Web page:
A father establishes a refuge for 300 cats following the death of his son.

Long Island, New York, USA is home to nearly 7.5 million people and 40 feral cat colonies with hundreds of feral and stray cats as of 2018. Cats are responsible for up to four billion deaths 6.3 to 22.3 billion mammal deaths each year in the United States, according to an article published in “Frontiers in Ecology and the Environment” last year, and have caused the extinction of 63 species.

However, there is much room for compassion and care in addressing feral cats, stray cats, and animals in need. In his Long Island hometown, a grieving father found himself unexpectedly answering the call. Chris Arsenault had always loved cats, but after his 24-year-old son tragically and unexpectedly died in a motorcycle accident, he found solace and healing in caring for cats, and it quickly became something extraordinary.

Chris found himself with a colony of 30 sick cats and kittens after the terrible loss of his son, Eric. The small colony lived in the open air near his house.


The shelter now has a main shelter, as well as a large open courtyard with custom fencing to keep the cats from escaping. There are also several cat lounges equipped with heaters, air conditioners, and fountains!


Chris told The Dodo that the cat population has increased to 300, but it’s not overpopulated:

It is so vast that even if a cat does not like the company of other people, it can occupy any area it wants.


The fact that they are comfortable and that everything stays clean is the most important thing to me.


Arsenault says that in the first few years of the sanctuary’s existence, he cared for nearly 70 cats at a time. And cats come from a wide range of backgrounds. Some of them were adoptable, while others were classified as “semi-feral,” meaning they were not suitable for keeping as pets. At the same time, because the cats were semi-feral, they could not thrive on their own as a genuine feral colony because they were dependent on people for sustenance.


Furthermore, Arsenault stated:

Most came from the street or were rescued from hoarding situations. Owner surrenders make up a small fraction of our animals, but they do happen.


Others were rescued from much more gruesome situations, such as being used as bait in dog fighting rings. Despite their trauma, these kittens are released at The Happy Cat Sanctuary. They are free to “roam, scratch, lie down and climb” in a safe place.

Also, according to their website:

All cats are neutered, have access to veterinary care, and are routinely cleaned and cared for.


Amazingly, two years ago an unknown donor gave the sanctuary $200,000! Arsenault was able to expand her facility to accommodate additional animals after going from caring for 70 cats to making major improvements. Renovations to make way for the now growing population of 300. The outdoor spaces include tree structures and hammocks for the cats, in addition to the incredible amenities described above.


Arsenault now has numerous employees who help with the maintenance of the jacks, as well as a system to keep everything running smoothly.

Arsenault comes to the facility every day at 7 or 8 in the morning. Before going to breakfast, clean out the litter boxes and water dishes. Observing the cats, it is evident that they are used to their usual routine. According to Arsenault:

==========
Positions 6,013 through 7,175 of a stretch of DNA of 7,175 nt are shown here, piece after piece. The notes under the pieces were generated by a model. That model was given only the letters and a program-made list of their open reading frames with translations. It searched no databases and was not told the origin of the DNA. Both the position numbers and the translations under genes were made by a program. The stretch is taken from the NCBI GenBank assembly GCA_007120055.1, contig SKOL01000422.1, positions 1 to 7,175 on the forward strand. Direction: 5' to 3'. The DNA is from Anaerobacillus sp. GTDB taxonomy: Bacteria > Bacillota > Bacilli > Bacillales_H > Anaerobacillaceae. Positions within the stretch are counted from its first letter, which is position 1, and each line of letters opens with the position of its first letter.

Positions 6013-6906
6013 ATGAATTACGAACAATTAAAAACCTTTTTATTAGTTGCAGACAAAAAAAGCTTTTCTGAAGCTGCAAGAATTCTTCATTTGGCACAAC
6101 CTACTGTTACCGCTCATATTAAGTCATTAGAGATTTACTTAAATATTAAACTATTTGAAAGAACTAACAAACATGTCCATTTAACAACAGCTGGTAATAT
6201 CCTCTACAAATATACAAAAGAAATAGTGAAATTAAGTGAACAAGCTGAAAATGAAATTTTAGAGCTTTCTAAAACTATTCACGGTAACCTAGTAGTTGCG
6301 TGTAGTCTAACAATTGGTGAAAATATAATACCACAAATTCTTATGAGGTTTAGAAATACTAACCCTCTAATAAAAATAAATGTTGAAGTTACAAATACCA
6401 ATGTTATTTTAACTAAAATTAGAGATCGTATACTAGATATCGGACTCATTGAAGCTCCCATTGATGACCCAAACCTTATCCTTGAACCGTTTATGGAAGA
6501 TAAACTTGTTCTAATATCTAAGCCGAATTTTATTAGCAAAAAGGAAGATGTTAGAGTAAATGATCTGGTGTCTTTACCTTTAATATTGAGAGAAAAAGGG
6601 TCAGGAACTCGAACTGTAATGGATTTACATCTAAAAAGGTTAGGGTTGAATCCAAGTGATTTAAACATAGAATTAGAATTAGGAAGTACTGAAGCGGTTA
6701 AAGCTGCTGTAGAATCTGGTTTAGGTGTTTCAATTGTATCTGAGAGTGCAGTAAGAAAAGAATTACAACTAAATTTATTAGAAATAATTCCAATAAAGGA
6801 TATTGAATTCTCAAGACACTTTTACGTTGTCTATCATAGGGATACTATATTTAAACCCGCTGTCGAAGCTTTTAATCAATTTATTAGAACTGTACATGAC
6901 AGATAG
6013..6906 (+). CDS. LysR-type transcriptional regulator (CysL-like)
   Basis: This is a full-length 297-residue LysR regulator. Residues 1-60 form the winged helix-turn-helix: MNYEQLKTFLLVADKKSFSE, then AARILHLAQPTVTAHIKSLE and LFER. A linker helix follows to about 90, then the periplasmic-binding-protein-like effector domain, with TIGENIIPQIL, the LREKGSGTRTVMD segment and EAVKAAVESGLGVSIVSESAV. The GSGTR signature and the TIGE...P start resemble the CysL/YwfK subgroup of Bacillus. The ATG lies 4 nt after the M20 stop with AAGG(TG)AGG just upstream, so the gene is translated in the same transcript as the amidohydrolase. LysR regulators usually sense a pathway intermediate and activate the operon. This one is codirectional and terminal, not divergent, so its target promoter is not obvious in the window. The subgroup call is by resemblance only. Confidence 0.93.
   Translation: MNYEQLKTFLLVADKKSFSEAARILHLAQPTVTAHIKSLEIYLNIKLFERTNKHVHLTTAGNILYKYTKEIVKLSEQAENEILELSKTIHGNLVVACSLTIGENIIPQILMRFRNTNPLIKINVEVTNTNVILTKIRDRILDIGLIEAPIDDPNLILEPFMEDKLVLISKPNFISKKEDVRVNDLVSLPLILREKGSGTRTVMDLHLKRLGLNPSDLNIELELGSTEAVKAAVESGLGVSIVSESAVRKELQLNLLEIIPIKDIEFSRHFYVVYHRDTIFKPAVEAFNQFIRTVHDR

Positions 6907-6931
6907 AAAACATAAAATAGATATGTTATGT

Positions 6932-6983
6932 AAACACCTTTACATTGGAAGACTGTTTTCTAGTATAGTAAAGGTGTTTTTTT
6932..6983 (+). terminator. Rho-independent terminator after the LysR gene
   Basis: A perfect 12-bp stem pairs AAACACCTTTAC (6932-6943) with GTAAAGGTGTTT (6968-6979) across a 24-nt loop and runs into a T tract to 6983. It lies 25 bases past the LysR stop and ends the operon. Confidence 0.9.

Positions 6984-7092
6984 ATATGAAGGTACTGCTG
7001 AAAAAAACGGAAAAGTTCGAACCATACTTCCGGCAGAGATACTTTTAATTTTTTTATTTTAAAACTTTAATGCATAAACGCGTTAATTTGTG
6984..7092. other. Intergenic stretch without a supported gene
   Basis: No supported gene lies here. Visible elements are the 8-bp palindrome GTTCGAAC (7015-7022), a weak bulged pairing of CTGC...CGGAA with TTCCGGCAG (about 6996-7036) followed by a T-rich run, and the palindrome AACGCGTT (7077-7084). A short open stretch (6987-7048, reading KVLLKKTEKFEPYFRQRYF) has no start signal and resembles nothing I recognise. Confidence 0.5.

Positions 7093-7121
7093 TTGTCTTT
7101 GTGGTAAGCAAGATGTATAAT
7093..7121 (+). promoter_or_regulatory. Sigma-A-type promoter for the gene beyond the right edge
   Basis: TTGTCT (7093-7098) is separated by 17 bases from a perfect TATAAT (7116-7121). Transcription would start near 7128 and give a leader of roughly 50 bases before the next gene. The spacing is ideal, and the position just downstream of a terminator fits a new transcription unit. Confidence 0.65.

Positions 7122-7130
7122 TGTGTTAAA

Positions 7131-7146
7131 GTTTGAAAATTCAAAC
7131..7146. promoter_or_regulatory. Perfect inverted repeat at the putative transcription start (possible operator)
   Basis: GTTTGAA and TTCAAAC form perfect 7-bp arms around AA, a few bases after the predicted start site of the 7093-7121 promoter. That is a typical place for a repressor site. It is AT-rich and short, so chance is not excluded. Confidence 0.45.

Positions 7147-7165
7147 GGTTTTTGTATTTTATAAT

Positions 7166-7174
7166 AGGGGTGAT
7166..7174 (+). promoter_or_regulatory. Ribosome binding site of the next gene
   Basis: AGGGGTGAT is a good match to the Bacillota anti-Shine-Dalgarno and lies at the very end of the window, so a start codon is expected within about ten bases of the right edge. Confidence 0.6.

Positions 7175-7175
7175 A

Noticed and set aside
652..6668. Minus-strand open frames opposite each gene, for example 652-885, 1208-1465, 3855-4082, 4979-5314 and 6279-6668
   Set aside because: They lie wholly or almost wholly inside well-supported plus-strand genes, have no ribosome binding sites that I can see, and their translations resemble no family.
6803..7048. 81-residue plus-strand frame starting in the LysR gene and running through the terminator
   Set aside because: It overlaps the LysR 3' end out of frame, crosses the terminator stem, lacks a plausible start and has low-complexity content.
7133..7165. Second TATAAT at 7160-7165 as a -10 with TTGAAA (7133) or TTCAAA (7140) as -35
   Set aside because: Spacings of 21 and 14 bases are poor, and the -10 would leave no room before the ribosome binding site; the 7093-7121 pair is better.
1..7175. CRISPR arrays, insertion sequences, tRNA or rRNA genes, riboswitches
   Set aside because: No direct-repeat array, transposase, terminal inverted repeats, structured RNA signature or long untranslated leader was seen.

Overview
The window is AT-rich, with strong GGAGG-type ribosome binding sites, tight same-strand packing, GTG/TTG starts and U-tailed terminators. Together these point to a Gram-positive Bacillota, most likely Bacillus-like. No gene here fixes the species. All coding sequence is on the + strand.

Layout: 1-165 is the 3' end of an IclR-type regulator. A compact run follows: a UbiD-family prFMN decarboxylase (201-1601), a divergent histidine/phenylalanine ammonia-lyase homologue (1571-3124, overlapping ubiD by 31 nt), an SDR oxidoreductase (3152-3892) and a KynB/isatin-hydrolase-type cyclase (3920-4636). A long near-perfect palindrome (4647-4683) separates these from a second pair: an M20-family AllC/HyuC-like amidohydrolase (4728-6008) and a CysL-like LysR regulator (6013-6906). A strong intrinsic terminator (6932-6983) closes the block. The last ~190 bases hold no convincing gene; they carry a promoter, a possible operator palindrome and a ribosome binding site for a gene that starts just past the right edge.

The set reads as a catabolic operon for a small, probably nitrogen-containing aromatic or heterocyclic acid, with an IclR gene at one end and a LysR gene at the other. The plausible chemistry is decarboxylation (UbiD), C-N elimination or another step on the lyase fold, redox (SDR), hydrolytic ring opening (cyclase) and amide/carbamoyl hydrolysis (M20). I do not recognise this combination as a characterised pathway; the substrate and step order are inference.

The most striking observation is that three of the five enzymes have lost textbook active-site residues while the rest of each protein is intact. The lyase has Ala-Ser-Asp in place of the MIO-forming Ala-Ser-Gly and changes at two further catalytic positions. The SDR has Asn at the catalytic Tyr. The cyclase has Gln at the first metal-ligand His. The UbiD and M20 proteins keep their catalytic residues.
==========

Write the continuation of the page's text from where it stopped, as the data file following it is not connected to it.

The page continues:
When I come in the morning, they are happy. We have a fantastic system and everyone is very patient.


The shelter is not simply to be pampered and pampered. There is also a medical room available to provide sick or injured cats with the extra space and care they need to recover.


Arsenault said he has accepted cats with all kinds of medical problems after several years in the cat rescue and rehabilitation “industry.” Some are just as tough as cats that have been poisoned or shot by humans, while others have been hit by a car or have feline immunodeficiency virus (FIV.)


Arsenault, on the other hand, is not a cat person. While some cats may have a family waiting for them to be reunited, many will find a home in your sanctuary:

When we foster a cat, I realize that there is a chance that it will spend the rest of its life with us… It’s okay though.


Arsenault and Happy Cat Sanctuary aren’t just doing that. In addition, he oversees a “trap-sterilize-return” program. The initiative has already had a considerable impact on the number of feral cats in Suffolk County, New York, which is already overloaded. He claimed, ”

When we get calls about kittens, I foster them and care for them until they are adopted. All of our adoptions are handled by All About Cats in Freeport.


Thousands of animals that required a sanctuary existence in the wild have found a “safe haven” at Chris Arsenault’s sanctuary, and he has placed hundreds upon hundreds of homeless kittens and cats into forever homes with the perfect families.


Worth it if you care about animals. It is very rewarding to see cats happy and healthy while climbing on tree structures or basking in the sun. This is how nature intended it to be. Nothing could be better than providing children with a dignified life and a protected place.– Arsenault, Chris

You can help Happy Cat Sanctuary by liking and following them on Facebook and Instagram. You can also visit their website by clicking here.


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